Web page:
There’s a new magic number. 39. That’s the number of hours you should be working in any given working week. That is, unless you want to get sick. That’s a substantial number less than the 49-hour week limit that was brought in around 80 years ago as the internationally recognised number of what a person should be slogging out for a wage.
A new study, published in the journal of Social Science and Medicine1 has found that working beyond 39 hours a week puts employees at risk of developing mental health problems. With almost a quarter of Australians working longer than 39 hours per week. Using data from 8,000 working adults as part of the Household, Income and Labour Dynamics in an Australian Survey.
When the study assessed men and women separately they found the numbers didn’t add up the same way. The healthy work limit for men was higher around 47-hours per week on average. This was substantially lower for women who came in around 34-hours per week once all their other commitments were taken into account. Men generally spent much less time on household or domestic responsibilities than women do.
“Women are doing other work – much more extra work outside the labour market,” said co-author of the study, Professor Lyndall Strazdins of ANU.
The researchers believe what’s at the core here is that we need to have a cultural shift away from thinking that working longer hours means you’re doing well at your job. Strazins advice after reviewing the study was to suggest that employers look at ways to support their staff to work shorter hours.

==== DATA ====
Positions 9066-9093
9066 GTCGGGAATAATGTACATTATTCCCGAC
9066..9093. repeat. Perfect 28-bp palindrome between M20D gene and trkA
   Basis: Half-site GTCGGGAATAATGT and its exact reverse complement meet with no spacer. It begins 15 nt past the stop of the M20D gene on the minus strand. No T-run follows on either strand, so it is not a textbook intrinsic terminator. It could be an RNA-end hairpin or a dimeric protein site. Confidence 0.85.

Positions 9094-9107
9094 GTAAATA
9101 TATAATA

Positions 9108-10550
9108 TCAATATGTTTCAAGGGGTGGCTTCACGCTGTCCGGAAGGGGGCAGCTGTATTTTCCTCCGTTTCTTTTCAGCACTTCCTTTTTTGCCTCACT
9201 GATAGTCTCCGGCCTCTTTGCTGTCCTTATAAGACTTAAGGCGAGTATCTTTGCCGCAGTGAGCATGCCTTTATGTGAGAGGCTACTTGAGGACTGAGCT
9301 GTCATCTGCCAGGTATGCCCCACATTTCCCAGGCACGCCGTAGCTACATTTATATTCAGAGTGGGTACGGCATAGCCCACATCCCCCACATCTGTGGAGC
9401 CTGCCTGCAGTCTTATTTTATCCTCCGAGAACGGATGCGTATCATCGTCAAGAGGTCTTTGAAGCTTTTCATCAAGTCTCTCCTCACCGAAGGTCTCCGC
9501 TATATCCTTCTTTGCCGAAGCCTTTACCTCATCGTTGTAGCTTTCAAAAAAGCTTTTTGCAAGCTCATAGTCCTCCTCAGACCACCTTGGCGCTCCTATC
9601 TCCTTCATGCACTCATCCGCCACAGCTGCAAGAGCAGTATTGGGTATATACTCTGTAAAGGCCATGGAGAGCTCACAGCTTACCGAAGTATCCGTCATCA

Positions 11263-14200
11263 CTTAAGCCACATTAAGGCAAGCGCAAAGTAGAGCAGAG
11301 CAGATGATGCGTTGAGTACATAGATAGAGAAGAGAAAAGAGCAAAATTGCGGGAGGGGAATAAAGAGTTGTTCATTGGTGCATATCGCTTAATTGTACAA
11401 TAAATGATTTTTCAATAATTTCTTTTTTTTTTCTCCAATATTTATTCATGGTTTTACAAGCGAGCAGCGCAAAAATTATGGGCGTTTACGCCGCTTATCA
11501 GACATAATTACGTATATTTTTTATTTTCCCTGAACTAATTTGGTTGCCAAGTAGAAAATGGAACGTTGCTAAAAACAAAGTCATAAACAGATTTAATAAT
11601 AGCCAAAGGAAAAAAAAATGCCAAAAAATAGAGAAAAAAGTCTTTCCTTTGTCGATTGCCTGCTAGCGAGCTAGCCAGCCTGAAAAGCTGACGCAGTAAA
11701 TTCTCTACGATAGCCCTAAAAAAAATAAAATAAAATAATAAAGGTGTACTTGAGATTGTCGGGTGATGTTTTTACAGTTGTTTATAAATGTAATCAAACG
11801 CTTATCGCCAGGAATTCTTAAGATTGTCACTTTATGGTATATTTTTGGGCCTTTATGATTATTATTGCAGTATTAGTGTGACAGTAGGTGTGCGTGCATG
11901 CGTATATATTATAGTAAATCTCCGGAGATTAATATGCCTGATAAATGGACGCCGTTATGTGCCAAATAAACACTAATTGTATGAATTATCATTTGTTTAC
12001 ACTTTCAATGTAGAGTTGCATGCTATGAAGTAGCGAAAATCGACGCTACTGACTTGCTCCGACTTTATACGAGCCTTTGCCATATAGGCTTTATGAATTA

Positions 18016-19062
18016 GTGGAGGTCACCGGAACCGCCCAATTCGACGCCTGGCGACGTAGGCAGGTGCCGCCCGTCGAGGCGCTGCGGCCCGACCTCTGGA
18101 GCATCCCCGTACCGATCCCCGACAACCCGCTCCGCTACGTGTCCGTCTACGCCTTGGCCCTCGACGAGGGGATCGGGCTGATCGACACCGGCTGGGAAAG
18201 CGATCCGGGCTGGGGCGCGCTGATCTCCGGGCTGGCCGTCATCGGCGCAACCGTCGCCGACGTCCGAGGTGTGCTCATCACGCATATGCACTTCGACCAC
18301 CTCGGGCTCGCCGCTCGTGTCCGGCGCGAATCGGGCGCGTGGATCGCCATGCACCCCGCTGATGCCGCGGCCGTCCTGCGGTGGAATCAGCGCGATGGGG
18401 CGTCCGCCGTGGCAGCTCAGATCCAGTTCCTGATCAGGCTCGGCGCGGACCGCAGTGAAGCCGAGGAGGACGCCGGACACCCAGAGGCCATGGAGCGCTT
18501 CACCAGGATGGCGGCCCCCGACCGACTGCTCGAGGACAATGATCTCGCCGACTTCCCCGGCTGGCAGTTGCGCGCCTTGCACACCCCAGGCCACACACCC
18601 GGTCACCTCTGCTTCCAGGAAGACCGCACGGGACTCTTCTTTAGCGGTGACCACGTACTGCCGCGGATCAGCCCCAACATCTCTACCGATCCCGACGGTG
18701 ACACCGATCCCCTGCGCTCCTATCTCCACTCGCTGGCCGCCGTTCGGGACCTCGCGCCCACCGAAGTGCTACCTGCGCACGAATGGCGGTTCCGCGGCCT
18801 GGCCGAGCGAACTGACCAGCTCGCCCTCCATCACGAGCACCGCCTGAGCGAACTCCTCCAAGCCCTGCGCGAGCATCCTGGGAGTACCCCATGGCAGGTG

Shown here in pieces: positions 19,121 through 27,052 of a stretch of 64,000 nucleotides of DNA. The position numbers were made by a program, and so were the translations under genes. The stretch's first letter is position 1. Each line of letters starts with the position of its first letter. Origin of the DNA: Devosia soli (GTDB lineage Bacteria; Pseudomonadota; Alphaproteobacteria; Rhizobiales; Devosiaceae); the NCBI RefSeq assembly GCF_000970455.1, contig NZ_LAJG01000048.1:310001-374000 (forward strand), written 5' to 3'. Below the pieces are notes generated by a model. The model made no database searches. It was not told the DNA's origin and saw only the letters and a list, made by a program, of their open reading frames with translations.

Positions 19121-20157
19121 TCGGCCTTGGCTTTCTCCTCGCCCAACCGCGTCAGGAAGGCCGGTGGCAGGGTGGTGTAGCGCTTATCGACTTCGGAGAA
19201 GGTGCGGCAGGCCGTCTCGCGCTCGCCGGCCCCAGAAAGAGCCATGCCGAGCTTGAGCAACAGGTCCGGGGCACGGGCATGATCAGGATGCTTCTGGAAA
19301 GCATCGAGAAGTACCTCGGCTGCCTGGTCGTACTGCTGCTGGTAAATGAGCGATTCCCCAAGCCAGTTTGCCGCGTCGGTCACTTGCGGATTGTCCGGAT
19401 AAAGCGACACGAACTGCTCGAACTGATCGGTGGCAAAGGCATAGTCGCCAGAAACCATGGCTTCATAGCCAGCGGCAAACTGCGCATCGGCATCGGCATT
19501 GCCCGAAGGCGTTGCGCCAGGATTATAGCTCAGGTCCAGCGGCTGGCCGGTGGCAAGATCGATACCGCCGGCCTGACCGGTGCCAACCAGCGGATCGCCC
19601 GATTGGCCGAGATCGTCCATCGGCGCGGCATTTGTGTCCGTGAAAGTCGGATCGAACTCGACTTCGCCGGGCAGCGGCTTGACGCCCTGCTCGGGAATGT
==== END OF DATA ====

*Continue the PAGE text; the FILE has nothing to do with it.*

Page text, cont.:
“My message is to their managers and our policy makers to start a national debate on how long is too long,” she said.
Moreover, she pointed out, that an employee shouldn’t feel they have to work long hours in order to continue to remain employed.
In some ways it’s a case of monkey see, monkey do. If everyone else is working long hours and the cultural expectation of the company is that one works long hours, then the changes need to come from the top. However, one only needs to see the effects in such studies as these of people suffering from mental health issues, anxiety, depression to realise that whilst working is important, so too is the capacity to live a healthy life.
Is it perhaps a case of working smarter not harder?
We can also look at implementing successful ways to negate stress in our bodies, from making sure you’re adjusted regularly with chiropractic care, eating well, yoga, exercise, meditation and planned leisure time. If we wait for others to start taking care of our well-being first, it may be too late to restore the damage. Preventative care now, may well halt the effects of long work hours and poor work life balance before it takes hold.
 Hour-glass ceilings: Work-hour thresholds, gendered health inequities Huong Dinha, Lyndall Strazdinsb, Jennifer Welshb, Social Science and Medicine Volume 176, March 2017, Pages 42–51